How the courts decide child custody

Making a decision regarding child custody is often the hardest part of going through a divorce. Rather than considering the needs of the child, the parents often focus on their own wishes.

According to FindLaw, parents can come up with their own custody agreement. However, if they are unable to agree, the courts will make the decision based on various factors.

Basics of child custody

In general, the courts presume joint custody if both parents are competent caregivers. If a judge does not grant joint custody, he or she still grants visitation rights to the non-custodial parent, unless there is a serious issue involving safety.

Factors involved with custody determination

There are many factors that a judge examines, but gender is not one of them, so either a father or a mother could have sole custody. One of the factors involved is the proximity of each parent’s residence. The judge also considers if one parent has been the primary caretaker up to this point, as stability and continuity are important for a child’s well-being.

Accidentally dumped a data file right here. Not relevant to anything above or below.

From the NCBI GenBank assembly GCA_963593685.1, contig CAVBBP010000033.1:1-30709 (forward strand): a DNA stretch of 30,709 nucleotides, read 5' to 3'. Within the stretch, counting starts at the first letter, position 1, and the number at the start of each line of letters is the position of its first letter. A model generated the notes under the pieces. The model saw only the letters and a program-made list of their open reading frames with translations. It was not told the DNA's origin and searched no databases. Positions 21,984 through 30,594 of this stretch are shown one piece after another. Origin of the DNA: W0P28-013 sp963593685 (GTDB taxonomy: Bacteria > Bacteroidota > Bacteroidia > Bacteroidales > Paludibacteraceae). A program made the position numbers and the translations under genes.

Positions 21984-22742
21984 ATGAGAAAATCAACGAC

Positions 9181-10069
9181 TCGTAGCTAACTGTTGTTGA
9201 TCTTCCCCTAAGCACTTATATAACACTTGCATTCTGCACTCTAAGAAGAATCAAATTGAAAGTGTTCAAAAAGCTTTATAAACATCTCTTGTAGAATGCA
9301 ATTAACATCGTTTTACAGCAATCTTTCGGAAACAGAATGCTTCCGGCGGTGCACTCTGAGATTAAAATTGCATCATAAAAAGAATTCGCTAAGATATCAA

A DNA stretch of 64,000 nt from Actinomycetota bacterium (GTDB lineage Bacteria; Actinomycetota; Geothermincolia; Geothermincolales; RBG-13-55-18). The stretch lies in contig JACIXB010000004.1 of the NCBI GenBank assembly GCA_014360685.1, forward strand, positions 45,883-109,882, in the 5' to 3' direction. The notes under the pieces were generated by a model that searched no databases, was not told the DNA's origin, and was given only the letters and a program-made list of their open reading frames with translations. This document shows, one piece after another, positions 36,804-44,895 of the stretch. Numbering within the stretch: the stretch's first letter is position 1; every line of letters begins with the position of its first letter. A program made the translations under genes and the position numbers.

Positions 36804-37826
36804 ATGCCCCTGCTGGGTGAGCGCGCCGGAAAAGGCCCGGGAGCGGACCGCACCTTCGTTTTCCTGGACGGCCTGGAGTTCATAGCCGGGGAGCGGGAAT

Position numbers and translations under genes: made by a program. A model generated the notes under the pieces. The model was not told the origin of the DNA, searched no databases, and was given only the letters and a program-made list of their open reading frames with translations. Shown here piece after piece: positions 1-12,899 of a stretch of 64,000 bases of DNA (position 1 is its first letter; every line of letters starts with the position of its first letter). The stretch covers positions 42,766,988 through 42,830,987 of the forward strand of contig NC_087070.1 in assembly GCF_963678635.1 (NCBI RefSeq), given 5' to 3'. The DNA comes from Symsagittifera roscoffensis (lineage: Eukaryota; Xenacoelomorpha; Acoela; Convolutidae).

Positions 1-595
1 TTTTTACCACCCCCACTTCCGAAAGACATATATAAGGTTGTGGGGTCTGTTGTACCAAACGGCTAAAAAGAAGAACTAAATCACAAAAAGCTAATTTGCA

The child’s best interest in regards to safety, health and protection is the main focus of custody determination, and the Child Welfare Information Gateway outlines some of the considerations:

  • Mental and physical health of all parties
  • Age and needs of the child
  • Ability of each parent to provide medical care, clothing, food and a safe home
  • Child’s current relationships with siblings and extended family
  • Presence or history of violence or abuse in the home

A judge may also take the child’s wishes into consideration if the child is at least 12 years old and is mature enough to understand the situation.


FindLaw Network